And you're right on the contention point. I probably sold them short the way I worded it. I more meant to say they did next to nothing this offseason to help their cause. But yes, they're in contention.

Thanks for the prompt response, Sully.

I hope you don't mind too much if--based solely on some of your remarks over the past few years--I call your objectivity into question, when it comes to the Cardinals.

For instance, in your 2008 preview, you offered that "I say the Cards end the year at least 20 games under .500. They're bad."

That team won 86 games.

In your 2009 preview, there was this nugget:

Jeremy: Albert Pujols is the best player in baseball.

Sully: I don't know, Jeremy. I still would have to take Berkman.

There just isn't any way to rationalize that, even excluding AP's advantages in the field & on the bases.

Now let's look at your comments about the 2009 N.L. Central rotations. The projections in your preview had the StL #1 starter better than Cincy's. The Cardinals were also better at #2, and #3, and #4.

Yet, somehow, according to you, the REDS and Cubs would compete for the division's best rotation. Not even a mention of St. Louis. Quite curious.

Overall, how did you see the 2009 season unfolding?

"I think the Cubs will win their division by a greater margin than any other division winner in 2009."

They finished 8 games behind the Cardinals.

Let's bear in mind that those aforementioned roundtable season previews offered each analyst the chance to balance their remarks; the good, bad, and worst of each N.L. Central team, open for discussion. Positives and negatives can be cited for *any* team, right?

However, at every opportunity, all I can see in past comments (thank heaven the readers were spared a 2010 division preview) is skepticism, dismissiveness or contempt for St. Louis, and persistent praise for their chief rival from the Windy City.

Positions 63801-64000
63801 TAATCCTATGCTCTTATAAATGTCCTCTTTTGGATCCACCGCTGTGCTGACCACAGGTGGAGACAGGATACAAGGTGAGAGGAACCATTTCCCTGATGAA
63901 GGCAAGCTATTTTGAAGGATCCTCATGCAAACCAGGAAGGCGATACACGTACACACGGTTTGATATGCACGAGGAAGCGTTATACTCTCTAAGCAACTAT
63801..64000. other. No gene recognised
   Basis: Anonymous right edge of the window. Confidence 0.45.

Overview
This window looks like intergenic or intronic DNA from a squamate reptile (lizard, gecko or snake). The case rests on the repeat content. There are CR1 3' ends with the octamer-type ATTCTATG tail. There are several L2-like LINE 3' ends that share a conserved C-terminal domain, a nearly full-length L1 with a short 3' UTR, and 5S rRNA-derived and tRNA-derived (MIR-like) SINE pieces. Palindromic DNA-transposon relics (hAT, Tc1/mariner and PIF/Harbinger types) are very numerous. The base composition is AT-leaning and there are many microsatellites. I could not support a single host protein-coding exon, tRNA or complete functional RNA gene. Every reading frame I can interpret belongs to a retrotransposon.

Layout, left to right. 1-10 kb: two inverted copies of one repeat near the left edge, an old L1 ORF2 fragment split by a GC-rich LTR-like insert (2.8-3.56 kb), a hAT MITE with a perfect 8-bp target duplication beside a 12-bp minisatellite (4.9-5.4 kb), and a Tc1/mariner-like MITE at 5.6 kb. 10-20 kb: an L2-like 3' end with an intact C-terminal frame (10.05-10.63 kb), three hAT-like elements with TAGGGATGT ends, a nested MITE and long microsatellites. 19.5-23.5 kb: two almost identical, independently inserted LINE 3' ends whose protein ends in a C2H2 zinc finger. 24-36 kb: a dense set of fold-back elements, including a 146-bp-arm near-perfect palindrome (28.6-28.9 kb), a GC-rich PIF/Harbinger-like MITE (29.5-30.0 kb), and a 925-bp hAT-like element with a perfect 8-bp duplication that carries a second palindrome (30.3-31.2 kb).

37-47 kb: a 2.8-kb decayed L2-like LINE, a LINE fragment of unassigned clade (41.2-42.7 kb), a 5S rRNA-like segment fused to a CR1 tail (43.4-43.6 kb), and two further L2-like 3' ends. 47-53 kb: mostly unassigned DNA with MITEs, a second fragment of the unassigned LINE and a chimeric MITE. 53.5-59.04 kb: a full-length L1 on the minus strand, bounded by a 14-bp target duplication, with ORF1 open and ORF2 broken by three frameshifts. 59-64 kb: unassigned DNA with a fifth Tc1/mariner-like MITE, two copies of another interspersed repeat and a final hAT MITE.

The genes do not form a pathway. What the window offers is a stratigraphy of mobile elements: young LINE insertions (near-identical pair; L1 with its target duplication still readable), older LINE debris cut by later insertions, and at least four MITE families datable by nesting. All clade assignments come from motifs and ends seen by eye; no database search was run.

So I incorrectly assumed you're a Northsider. Obviously, you're just a guy who hates the Cardinals.

And that's fine. Just let someone more objective write about 'em. Please.

Bob, wow. I may get it wrong but I don't understand the attack. You're free not to read here.

The Berkman-Pujols comment is totally disingenuous on your part. I made that remark comparing 2009 Berkman to 2009 Joey Votto. Go back and read it.

My Cubs comment was coming off their 2008 campaign when they won 97 games and brought much of the same team back, and added Milton Bradley coming off a killer year. Alfonso Soriano was awful, Geovany Soto was awful, Milton Bradley was awful. I just missed it. Yeesh.

Anyway, to save you some suspense, I will be wrong a whole bunch more.

Bob, I'd like to see your predictions for this season so I can come back next year and ridicule you for how wrong they are.

Blasting a guy for having the balls to have an opinion because he was wrong is pretty low. In case you don't realize, every analyst is going to be wrong about things. Cherry picking those things for one author and even making some of them up makes you look like you're on a witch hunt.

Ease up, Mr. McCarthy.

whew Bob - quit using my name please; you're giving it a bad reputation

The Cardinals better have a modern-day Willie Mays or Paul Blair to play between Berkman and Holliday in the outfield.

Excellent point on the budgetary constraints. The Cardinals have the most loyal fan base around (sorry, Sully), but the size of the St. Louis market will naturally limit what the Cardinals can do in salaries.

For now, toss the Cardinals, Reds and Brewers in a hat and see who comes out on top in the NL Central.